Having reached the pool, Mike peels down his suspenders and dives into the pool. He beings grabbing the placards and arranging them. He tells us that he always looked at the staff as friends, and why do you need to know a friend’s last name. I can just see the puzzled look on his face when he asks someone if they know his friend Dave, and they reply “Dave who?”
Having completed the “Tossing Your Cookies” portion of the race, Anthony strips off his vest and joins Mike in the pool, frantically racing to catch up. It isn’t too hard; he never really considered any of the staff to be friends.
I should probably mention that the producers had placed several false names in the pool, and Mike fell victim to the most embarrassing of them all when he matched Ringo with the name “Starr”. “I Am The Walrus” dances through my head as the cousins continue their race. Melinda tells us that she couldn’t believe that they struggled with Franck Porcher’s last name, as it was embroidered on his uniform.
Anthony is the first to correctly match all five names, and he leaps from the pool and heads to the True or False portion of the contest. In a disgusted tone, he tells us that as soon as he said “Done!” he saw Mike turn around to see his answers and copy them. Which, while not particularly sporting, wasn’t against the rules.
Dripping wet from the pool, the two of them reach the last leg; standing on opposite sides of a large wooden divider. Each side contains the questions they must answer about the other. Once they have marked each as either true or false, they are to say “Done”. If they are correct, they will be allowed to continue. A single wrong answer will get the buzzer, and they’ll have to rethink their answers. The catch is, as with the name matching, they won’t know which answers they have right. Anthony tells us that he marked “Wishes he could have a pet monkey” as false, because he had told Mike that he wanted a pet monkey. It would turn out to be his downfall, for Mike also wants a pet monkey. Dieter would be proud of them both.
Perhaps the most bizarre question that was true was the Anthony “Has a fear of cats and raisins.” Raisins? That’s so funny that I can’t think of anything to top it. I’m stumped.
Mike is the first to correctly answer the questions, and he cruises to victory. And the still unknown “distinct advantage.”
Anthony tells us of Mike “ He’s got to keep an eye over his shoulder and not give me an inch. If he gives me an inch, I’m taking three feet.” As opposed to the more traditional mile.
At last it’s time for the second leg of the elimination contest. The family, still in their formal clothes, is stationed on a landing overlooking the room George, Anthony, and Mike occupy. In the room is a table, on which three safes reside; one black, one red, one green. Mike and Anthony have changed into dry clothes, Mike in a white tux, Anthony in a black one. For the first time in the show, I realize that Mike, the one member of the family that nearly everyone has been pulling for the entire show has always worn the “Good Guy” colored tux.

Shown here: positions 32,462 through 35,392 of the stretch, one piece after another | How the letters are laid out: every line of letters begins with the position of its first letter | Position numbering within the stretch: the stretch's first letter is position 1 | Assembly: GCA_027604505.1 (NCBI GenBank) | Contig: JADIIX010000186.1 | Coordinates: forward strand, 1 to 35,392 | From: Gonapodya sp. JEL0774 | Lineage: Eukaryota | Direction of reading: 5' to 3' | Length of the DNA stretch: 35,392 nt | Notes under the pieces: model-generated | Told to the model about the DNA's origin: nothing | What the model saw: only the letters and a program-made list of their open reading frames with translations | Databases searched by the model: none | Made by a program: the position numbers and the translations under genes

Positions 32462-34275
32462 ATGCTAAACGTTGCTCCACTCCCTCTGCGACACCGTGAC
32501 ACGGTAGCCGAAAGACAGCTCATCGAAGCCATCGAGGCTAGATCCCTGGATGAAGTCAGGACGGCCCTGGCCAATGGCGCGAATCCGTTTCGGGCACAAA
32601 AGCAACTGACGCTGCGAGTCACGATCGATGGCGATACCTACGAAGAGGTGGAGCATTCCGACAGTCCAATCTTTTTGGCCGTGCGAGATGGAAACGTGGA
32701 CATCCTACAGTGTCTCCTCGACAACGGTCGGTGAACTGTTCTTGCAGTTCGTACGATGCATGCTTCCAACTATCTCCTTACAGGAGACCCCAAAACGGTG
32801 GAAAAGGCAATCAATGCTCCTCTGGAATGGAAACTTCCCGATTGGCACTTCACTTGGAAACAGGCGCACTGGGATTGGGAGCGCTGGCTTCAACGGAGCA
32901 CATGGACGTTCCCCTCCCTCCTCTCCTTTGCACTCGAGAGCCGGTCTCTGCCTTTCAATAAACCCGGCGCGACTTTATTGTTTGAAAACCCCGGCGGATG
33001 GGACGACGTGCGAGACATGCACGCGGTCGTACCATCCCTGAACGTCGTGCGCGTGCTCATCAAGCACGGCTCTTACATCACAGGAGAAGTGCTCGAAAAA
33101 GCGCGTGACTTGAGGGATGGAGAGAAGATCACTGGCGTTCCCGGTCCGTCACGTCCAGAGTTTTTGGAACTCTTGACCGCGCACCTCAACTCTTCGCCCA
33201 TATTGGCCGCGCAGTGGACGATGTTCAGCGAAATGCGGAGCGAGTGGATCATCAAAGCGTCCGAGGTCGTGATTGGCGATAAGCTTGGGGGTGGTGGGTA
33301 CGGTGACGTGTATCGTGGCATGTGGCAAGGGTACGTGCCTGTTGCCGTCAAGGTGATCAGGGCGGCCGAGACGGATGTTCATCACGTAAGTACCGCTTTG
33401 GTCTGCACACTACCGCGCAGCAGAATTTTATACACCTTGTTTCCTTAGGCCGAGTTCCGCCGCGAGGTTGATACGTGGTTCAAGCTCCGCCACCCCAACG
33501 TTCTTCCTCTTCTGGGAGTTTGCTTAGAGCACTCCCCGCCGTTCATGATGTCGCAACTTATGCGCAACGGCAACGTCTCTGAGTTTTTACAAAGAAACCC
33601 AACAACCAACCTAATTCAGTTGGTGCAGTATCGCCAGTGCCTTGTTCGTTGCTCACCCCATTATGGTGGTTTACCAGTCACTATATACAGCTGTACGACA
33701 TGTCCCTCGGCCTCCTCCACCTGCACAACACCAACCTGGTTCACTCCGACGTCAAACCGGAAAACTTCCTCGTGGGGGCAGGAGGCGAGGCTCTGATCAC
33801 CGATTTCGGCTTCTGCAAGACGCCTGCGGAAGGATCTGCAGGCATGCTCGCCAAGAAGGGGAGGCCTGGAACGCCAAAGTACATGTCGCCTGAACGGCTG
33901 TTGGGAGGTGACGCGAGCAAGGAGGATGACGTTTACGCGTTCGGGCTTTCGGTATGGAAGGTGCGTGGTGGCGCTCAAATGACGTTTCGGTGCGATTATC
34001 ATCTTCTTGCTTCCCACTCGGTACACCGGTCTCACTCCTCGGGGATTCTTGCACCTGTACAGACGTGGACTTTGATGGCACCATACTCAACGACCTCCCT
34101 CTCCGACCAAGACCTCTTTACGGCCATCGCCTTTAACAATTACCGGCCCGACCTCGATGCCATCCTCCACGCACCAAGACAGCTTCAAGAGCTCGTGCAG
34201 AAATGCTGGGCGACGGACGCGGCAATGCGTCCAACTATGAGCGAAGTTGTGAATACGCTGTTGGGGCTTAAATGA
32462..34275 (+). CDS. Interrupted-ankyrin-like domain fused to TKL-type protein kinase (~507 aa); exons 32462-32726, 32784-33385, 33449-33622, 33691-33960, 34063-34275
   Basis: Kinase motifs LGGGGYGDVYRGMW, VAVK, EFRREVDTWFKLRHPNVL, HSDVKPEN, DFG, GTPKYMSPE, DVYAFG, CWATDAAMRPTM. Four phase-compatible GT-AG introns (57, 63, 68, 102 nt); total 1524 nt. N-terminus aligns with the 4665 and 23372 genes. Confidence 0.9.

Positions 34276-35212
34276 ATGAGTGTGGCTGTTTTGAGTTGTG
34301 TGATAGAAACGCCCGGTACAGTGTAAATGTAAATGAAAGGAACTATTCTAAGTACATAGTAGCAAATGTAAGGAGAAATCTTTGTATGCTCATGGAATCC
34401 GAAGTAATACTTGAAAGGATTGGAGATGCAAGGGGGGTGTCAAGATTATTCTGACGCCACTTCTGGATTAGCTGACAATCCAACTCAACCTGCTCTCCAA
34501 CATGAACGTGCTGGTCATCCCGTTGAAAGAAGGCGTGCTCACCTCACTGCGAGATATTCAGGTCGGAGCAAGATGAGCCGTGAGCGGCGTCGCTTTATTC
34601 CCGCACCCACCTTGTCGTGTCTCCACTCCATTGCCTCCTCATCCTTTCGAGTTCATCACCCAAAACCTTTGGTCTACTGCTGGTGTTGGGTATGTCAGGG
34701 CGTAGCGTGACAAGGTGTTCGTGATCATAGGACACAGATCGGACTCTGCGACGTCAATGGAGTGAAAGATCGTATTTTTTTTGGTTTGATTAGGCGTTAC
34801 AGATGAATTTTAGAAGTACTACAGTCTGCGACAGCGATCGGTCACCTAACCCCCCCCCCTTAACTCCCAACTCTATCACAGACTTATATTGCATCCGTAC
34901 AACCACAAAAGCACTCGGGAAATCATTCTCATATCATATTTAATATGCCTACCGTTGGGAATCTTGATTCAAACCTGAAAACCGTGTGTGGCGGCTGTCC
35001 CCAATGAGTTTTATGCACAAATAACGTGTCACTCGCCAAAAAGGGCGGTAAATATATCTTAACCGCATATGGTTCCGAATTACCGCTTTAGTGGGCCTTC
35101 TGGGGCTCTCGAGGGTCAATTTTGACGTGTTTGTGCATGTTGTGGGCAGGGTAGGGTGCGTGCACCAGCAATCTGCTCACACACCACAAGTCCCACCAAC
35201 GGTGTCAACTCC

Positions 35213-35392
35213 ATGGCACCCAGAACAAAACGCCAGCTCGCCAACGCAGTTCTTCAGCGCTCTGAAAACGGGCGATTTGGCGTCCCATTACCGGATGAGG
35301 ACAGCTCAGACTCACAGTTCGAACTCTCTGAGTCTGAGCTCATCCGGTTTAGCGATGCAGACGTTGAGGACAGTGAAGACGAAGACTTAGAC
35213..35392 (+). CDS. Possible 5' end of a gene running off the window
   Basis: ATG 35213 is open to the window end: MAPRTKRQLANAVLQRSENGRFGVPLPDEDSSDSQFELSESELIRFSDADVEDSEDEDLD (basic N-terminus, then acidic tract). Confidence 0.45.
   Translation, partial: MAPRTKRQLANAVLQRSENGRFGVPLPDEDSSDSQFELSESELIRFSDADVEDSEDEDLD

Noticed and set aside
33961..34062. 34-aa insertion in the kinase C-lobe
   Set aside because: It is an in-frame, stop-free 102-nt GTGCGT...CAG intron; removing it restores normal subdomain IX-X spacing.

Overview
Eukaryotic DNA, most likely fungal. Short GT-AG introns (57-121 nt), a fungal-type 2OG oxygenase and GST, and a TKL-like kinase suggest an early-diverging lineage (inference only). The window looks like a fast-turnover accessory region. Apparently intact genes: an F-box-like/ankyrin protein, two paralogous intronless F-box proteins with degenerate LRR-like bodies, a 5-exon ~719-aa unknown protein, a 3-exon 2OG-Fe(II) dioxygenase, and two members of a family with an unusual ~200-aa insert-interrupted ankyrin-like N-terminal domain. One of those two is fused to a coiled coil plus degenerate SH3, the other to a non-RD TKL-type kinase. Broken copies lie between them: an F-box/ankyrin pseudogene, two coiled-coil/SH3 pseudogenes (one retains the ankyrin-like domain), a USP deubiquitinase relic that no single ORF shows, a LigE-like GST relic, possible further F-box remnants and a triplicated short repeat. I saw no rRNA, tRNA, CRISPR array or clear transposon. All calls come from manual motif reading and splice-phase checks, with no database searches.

George explains the rules for the final part of the contest. One of the safes contains the million dollars, while the other two are empty. Anthony will open each safe in turn, and look inside, then close it. Then Mike will ask Anthony two questions. Finally, Mike will get to pick two safes. If one of the safes he picks has the money, he wins. If not, Anthony will win control of the million dollar fortune. I don’t know about you, but if Anthony wins, I’m not sure I’ll be able to keep my Pate’ down.
And so it begins. In order, George commands Anthony to open, then close each safe. It’s impossible to tell from looking at his face which one holds the money. When he finishes, Mike asks him “Anthony, what safe is the money in?” Anthony points at the green safe “This one.” The second question comes “Are you lying to me?” “No.” Wait a minute. What kind of question is “Are you lying to me?” It’s Anthony, of course he’s lying to you!
George tells them to change places, and with Mike in front of the safes, it’s time for him to make his choices. Aunt Donna tells us “It wasn’t just about Anthony, it was about everybody. I was crying.” As she says this, we’re shown her stearn, unflinching face and completely dry eyes. Dawn Marie needs to give her some tips on how to cry properly.
Believing Anthony, Mike picks the green safe, and opens it. George asks if it contains the fortune. It does not.
And here it is. The final choice. Mike, the guy the viewers have pulled for the entire time, the guy the B.O.T. chose to make it to the finals, has only a fifty percent chance of winning. Of course, the family doesn’t realize that. What with their confusion over percentages and all. Mike selects the red safe. Opens it. And turns away in disgust. It’s empty, and Anthony is the winner. Mike loses the fortune. I lose my Pate’.